Schools See Success With Program That Encourages Positive Behaviors

Eight-hundred schools in Wisconsin have recently adopted Positive Behavioral Interventions and Support, a teaching style that’s a school-wide approach to recognizing students and teaching positive behavior.

Recently, a Monroe Fire Department fire engine filled with teachers from Monroe’s Parkside Elementary School surprised fourth-grader Grace Mathiason with a ride to school.

And when she arrived at school, all of her classmates were outside to greet her and cheer for her.

Mathiason is Parkside’s student of the month. She was picked out of a few nominations because of her positive attitude and academic success. And while it’s an experience she’ll likely never forget, it’s part of a much bigger picture of using PBIS in schools.

“It’s different from a punitive, disciplinary approach with suspensions or detentions,” Principal Todd Paradis said. “We model ours after the three B’s — be respectful, be responsible and be safe. And we talk about those three things in all settings of the school, whether it’s in the classroom, the cafeteria or outside at recess.”

A major component of PBIS at Parkside is a train. Each classroom has a train printout on the wall or white board, and students have their own magnet or pin on that train. Each morning, the students start in the middle and move up or down the train based on their behavior.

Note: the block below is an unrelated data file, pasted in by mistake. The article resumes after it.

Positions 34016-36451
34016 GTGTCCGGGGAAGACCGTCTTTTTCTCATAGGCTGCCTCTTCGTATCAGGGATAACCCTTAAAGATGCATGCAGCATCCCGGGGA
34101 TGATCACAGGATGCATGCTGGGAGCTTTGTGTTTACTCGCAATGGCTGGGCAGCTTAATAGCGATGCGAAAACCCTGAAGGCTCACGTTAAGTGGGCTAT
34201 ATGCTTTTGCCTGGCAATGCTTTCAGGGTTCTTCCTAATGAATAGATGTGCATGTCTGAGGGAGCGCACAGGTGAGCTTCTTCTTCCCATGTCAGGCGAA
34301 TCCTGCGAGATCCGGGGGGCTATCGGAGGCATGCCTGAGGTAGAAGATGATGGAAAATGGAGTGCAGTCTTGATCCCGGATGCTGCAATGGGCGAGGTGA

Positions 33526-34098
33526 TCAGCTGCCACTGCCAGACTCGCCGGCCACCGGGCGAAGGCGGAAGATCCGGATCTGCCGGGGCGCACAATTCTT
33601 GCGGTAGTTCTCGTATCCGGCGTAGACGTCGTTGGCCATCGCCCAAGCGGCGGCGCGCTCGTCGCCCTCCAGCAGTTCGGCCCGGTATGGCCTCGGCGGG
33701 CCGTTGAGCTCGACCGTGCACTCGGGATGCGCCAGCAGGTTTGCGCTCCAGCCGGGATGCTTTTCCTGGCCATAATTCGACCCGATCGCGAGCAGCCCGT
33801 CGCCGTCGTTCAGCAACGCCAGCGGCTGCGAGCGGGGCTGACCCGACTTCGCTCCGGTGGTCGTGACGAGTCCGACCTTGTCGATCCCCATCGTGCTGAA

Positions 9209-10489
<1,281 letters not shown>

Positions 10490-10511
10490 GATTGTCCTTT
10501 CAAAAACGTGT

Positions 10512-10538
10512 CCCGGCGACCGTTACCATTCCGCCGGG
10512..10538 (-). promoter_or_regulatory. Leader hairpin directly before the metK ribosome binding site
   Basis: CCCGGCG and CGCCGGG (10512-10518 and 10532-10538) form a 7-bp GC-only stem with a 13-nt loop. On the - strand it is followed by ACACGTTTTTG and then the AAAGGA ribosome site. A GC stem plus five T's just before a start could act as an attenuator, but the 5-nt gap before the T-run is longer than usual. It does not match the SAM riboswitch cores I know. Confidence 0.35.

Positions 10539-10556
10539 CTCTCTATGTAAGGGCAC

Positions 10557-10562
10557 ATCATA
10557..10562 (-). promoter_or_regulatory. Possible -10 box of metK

Kindergarten teacher Virginia Schmidt said it’s a front and center way to show students how their behavior can make a difference.

“It allows us to set clear expectations for children, and helps us celebrate those successes when then do achieve something,” Schmidt said. “What’s so wonderful about it is, all teachers are on board. Every teacher — whether it’s a reading specialist or the lunch person — whoever it is, knows about it and can use this train with all the students.”

Schmidt said encouraging positive behavior, through the train or other activities, provides a better educational experience for students because less time is spent on discipline.

The Wisconsin Department of Public Instruction has picked up on the new teaching tool within the last few years, and it now offers support to Wisconsin schools that implement PBIS in their schools.

“There were a number of schools in Wisconsin that saw the success in other states,” said Julia Hartwig, from the Department of Public Instruction. “It was really a grassroots movement throughout the state, and DPI felt a lot of demand to find supports for districts.”

Hartwig said it’s not only about teaching positive behavior but also about consistency, school-wide. And she said students are getting it.

“We’re seeing fewer in and out of school suspensions, fewer office discipline referrals, which means more time in the classroom and more instructional minutes,” Hartwig said.

At Parkside in Monroe, disciplinary referrals went down nearly 50 percent after the school introduced PBIS last year. Teachers said it allows them to spend more time teaching, rather than dealing with behavioral issues.

“I see the buy-in that the kids have for it,” Schmidt said. “They believe in it. They’re excited about it and they enjoy reaching towards this goal.”